Bits n’ Bites is my regular column providing a few details on various happenings in the wonderful world of commercial real estate and the economy;
Information is sourced from the Realtors Association of Edmonton, the Institute of Real Estate Management, Alberta Treasury Branches, and the City of Edmonton.
Edmonton Inflations Stays Stable
The City of Edmonton reported that the CPI (Consumer Price Index) stayed stable at an annual rate of 1.1% growth in August, up very slightly from 1% in July. Rising natural gas and gasoline costs were offset by falling food and rental accommodation costs. Inflation is expected to remain within 1 – 1.5% in the coming months.
EI Payments continue to fall
June was the eighth month in a row in which EI payments in Alberta fell. There were 69,740 benefit cheques issued, 15% levels one year ago. It appears that most of the drop is due to folks finding work, but remember our governments (quite conveniently) don’t count you as unemployed anymore once your benefits run out.
They did bump back up again in July to 71,460 so the next few months will be interesting to watch.
Demand for Medical Office Buildings Could be Steady through 2055
The US Census Bureau projects that the number of Americans 65 and over will double to 92 million by 2055, comprising approximately 33% of the nation’s population. Needless to say, the medical office sector continues to perform well everywhere.
5 Tips to keep Renters for the Long Term
The Apartment Association of Greater Dallas lists five incentives they believe to be the top five in keeping renters in your building longer. Drum roll please…No. 1 – Reserved Parking, No. 2 – Paint and Cleanliness, keep it looking “new”, No. 3 – Give long term residents more upgrades and updates as a reward, No. 4 – Become a Part of Their Routine. Here they suggest things like the management office offering free premium coffee to residents in the morning.
No. 5 – Establish a sense of community through simple events and social gatherings.
Ever notice how the best ideas are so common sense?
Alberta Rents Coming Down, Especially in Calgary
No surprise here, with our recent economic downturn and resultant rising vacancy rates, rental costs are coming down. Interestingly, Calgary’s rents, when compared to 2002 levels, are much lower than Edmonton’s. Edmonton is at 140% of 2002 rents while Calgary is only at 125%. Remember though that actual rents are generally higher in Calgary, this is just compared to each city’s 2002 level.
Balanced Residential Real Estate Market in Edmonton in August
The Realtors Association of Edmonton reported a sales to listings ratio of 52% in August which is pretty much equally balanced between sellers and buyers. The average sale price YTD is $376,950 which is basically unchanged over the last 4 years, about 3% higher than in 2014.
Oil patch hiring, but paying less
Oil and gas sector average weekly wages fell to $2172 in June. Of course that’s still nearly double the provincial average for all workers ($1132) but it is down over 9% from the peak. The patch is hiring (over 17,000 new jobs last year) but is paying less.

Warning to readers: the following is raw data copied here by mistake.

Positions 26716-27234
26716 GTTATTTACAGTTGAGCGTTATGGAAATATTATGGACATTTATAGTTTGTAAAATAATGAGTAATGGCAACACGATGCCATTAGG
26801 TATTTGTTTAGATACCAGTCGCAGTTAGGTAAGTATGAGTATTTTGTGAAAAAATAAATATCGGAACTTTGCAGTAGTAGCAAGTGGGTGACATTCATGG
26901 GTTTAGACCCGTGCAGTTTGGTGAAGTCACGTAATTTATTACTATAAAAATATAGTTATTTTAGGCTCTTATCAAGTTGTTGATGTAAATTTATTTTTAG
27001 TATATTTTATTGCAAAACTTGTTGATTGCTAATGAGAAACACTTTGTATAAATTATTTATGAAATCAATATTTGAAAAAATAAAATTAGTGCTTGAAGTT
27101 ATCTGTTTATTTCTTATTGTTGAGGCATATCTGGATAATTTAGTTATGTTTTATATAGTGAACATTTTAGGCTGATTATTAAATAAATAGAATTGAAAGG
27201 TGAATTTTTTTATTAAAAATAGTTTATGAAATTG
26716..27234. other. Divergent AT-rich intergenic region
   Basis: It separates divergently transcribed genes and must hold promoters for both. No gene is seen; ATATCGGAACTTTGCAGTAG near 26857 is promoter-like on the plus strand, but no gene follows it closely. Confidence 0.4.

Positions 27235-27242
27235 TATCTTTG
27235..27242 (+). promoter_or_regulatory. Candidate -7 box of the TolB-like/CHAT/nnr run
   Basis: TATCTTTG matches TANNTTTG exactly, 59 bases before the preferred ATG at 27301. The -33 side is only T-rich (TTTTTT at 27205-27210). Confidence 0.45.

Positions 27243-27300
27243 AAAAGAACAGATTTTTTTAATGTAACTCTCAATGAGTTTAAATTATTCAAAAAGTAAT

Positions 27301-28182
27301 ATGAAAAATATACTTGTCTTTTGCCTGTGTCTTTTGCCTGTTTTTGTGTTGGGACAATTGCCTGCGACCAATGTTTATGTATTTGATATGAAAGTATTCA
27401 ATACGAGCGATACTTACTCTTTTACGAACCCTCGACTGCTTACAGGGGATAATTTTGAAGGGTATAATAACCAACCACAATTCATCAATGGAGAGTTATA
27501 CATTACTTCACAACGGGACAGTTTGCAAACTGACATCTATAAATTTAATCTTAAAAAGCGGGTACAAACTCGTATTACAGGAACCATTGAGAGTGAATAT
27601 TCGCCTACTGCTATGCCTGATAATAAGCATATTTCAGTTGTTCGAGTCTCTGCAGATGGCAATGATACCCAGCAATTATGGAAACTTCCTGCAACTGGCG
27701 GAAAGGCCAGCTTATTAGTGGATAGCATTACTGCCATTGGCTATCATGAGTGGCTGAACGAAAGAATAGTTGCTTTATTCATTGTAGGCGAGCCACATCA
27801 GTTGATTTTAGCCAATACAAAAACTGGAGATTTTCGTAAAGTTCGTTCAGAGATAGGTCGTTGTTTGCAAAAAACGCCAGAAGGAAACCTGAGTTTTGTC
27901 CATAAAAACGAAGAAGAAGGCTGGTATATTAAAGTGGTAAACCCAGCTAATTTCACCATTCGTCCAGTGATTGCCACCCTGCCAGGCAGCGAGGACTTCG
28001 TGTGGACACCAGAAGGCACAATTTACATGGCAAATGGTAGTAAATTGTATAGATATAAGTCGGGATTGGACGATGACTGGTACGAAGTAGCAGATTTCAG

Alberta Exports Continue to Slide
Most Alberta exports, not just petroleum products, have been on a slide since 2014 although they have recovered as of late. While we are still well below 2014 levels (around $10B annually then versus about $7.6B currently), exports have risen significantly since bottoming out in spring of 2016 at around $5.5B.
Amazon looking for new headquarters
Amazon is going out for bids from major North American cities for it’s “HQ2” second headquarters that could offer as many as 50,000 new jobs. Cities with over 1 million metropolitan area inhabitants, an international airport, good mass transit and a good hockey team (okay just kidding about the hockey team) can bid for the project. Edmonton?
Millennials Value Flexible Workspaces
Amazon will do well to pay attention to this study. A Work Environment Survey from Capital One found that 85% of professionals feel they work better in flexible work spaces with options like nursing rooms, artwork, natural light, and environmentally friendly programs. 80% said they don’t care about innovating unless their workspace is innovative also, and 70% don’t care about local culture.
Building Permits Continue to Slide
For the second month in a row, building permits have fallen throughout Alberta. In July, just over $1B in permits were issued, down 7% from June. Compared to last year we are down 9%.
The good news for Edmonton is that the majority of work took place here. Our activity level fell 1.4% in July compared to 13% for Calgary.
Residential permits were up in Edmonton in July by 4% and governmental/institutional activity was up over 4 times, but commercial activity continues to slide.
Alberta Language Characteristics from Census Canada
No surprise, 76% of Albertans have English as not only their sole mother tongue (first language learned). Only 1.8% list French as their sole mother tongue, compared with 21% nationally. 23% of Albertans list an immigrant mother tongue, higher than the Canadian average of 22.3%
Alberta Oil Production on the Rise Lately
Oil extraction in Alberta rose by almost 6 million barrels (7.6) from April to May. The last 12 month period was a whopping 40% higher than the previous one, of course the Ft. McMurray fires contributed significantly to that. Unfortunately the U.S. continues to pump out oil at near record highs, contributing to the lower prices.